One of the most common type of custody cases that we encounter as family law attorneys are cases involving children born outside of the bonds of marriage. Some cases involve a boyfriend and girlfriend who have split apart. Some involve individuals who had no relationship at all, but for one reason or another conceived a child together, but who have no interest in residing together in the same home to raise the child. Regardless of the circumstances, there is a process in place for establishing the rights and duties between these parents so that each parent may have legal protection.
When individuals are seeking to protect their interests in a child who is born out of wedlock their first question is usually “what are my rights?” Generally speaking, as a parent of the child you have a natural and constitutional right to seek and have a relationship with your child. You also have statutory rights to receive financial help from the other parent for the care and maintenance of the child. However, these rights are not enforceable until they are established by a formal legal action. Very often, parents cannot come to a mutual agreement as to how much time each parent should be able to have the child, or how much each parent should have to pay towards the support of the child. Parents in these situations often become frustrated and all too often call on the police in hopes of enforcing what each parent perceives as his or her rights. In some instances, the parents have reached a verbal or even written agreement that one parent wants to enforce. But the police have no authority to enforce such agreements or to otherwise render decisions between the parents. Only the court has authority to resolve these problems. There are no shortcuts. Accordingly, until there is a formal legal recognition of the rights between the parents, there is no way to enforce these rights.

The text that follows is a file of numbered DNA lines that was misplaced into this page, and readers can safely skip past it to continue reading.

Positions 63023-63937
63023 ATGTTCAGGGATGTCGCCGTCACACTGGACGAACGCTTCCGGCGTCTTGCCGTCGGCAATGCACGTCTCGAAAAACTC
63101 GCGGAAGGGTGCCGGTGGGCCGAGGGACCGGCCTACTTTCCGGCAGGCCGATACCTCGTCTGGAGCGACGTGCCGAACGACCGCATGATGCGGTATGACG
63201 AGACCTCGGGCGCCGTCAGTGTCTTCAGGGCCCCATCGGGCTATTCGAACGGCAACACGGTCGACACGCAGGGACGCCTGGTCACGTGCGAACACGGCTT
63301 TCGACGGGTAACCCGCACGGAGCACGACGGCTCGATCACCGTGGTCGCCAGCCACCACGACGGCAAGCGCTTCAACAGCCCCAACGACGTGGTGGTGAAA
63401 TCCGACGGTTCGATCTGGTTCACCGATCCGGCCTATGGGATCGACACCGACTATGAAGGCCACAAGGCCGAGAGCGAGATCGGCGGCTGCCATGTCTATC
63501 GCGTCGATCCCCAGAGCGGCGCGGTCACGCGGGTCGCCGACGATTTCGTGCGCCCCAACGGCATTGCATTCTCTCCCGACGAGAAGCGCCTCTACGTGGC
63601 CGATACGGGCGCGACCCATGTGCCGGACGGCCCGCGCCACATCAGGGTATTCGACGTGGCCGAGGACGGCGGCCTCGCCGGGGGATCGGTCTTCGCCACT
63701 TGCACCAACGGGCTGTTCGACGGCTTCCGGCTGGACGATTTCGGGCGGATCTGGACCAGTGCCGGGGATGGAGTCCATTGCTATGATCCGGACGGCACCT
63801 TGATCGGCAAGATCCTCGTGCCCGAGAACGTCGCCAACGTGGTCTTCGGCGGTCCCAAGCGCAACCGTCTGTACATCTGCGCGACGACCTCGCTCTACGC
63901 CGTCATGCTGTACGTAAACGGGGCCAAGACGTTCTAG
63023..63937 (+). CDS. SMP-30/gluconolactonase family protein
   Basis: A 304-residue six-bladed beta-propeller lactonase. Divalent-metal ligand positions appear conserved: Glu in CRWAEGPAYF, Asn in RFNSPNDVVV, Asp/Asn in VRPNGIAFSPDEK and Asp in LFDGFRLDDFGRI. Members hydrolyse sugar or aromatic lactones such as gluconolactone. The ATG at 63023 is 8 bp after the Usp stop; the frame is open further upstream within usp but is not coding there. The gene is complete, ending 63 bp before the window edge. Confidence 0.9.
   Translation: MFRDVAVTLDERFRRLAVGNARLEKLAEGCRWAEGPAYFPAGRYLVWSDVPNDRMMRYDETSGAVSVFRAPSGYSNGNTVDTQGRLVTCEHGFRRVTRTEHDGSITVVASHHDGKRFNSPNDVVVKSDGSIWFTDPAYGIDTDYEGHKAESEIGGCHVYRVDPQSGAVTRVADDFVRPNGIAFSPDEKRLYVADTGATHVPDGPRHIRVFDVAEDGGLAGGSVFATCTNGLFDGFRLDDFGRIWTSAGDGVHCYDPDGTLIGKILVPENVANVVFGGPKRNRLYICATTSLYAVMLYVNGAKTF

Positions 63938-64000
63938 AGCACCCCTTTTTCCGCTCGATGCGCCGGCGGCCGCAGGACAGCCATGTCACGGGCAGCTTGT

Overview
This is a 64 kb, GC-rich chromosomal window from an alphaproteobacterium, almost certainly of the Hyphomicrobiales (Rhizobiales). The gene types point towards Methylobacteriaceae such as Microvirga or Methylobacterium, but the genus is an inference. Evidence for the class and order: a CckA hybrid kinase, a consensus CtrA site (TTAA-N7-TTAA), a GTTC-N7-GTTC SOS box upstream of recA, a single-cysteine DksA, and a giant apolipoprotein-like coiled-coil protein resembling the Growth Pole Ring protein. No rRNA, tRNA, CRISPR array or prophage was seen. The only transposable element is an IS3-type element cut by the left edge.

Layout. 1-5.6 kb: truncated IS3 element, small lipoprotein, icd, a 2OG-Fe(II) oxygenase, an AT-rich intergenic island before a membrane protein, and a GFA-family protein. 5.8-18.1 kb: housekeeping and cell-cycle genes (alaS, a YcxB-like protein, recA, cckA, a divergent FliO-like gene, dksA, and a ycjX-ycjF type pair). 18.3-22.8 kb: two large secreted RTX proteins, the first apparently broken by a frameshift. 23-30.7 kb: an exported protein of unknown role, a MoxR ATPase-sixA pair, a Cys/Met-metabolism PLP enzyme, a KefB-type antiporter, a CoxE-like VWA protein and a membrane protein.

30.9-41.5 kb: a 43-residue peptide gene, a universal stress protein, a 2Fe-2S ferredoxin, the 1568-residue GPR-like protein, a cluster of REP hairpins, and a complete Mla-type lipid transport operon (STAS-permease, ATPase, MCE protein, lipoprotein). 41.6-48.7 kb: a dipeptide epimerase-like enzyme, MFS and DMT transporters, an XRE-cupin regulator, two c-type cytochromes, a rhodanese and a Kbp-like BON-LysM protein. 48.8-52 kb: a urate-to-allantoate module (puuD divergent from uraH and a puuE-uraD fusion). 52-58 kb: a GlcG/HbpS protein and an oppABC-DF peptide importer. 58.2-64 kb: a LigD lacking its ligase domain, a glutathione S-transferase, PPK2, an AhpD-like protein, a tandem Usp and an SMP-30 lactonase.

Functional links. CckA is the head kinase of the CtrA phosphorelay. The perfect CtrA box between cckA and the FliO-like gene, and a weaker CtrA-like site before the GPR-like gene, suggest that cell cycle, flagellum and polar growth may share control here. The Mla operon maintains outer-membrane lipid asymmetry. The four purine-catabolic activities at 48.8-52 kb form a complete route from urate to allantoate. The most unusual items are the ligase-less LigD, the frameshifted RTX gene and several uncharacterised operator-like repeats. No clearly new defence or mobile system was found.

A parent desiring to establish and enforce his or her parental rights must do so by initiating a custody case called a “parentage action with the district court. Even in cases where the parties come to a mutual agreement on the issues, there is still a legal process that must be followed in order to have the parties’ agreement accepted and signed by the court so that each parent’s rights may be enforceable. If the parties can reach a mutual agreement the process may be simplified, but if the parties cannot reach an agreement, they must plan on attending court before a Commissioner or Judge and must convince the court of their position. There a numerous steps in this process, multiple rules that must be followed, and several legal standards that must be proven by a preponderance of the evidence through the proper presentation of facts and legal argument. If you can help it, you should not undertake this process without legal counsel. To learn more about this process, call the Law Offices of Andrew Fackrell or other qualified attorneys in the area to receive a consultation and learn how best to preserve and protect your rights.
In a parentage action there are several issues over which the court has jurisdiction to resolve between the parties. A short list of the issues you can expect to be determined are the following:
Custody and parent-time (visitation): How time with the child is to be shared or allocated between the parties. (Learn more about custody here: https://utahlegaladvocate.com/child-custody/)
Legal Custody: The rights each parent have to knowledge and information about the child, and how important decisions regarding the child are to be made. (Learn more about custody here: https://utahlegaladvocate.com/child-custody/)
Parenting Plan: Guidelines and limitations upon what each parent may and may not do with the child, and how each parent must treat one another.
Child Support: Who pays and how much is paid.
Medical and Dental Expenses: Who pays and how much is paid.
Daycare Expenses: Who pays and how much is paid.
Child Tax Benefits: How tax benefits received for the child should be apportioned each tax year.
Attorney’s Fees: Whether one party should be responsible for the other’s legal fees.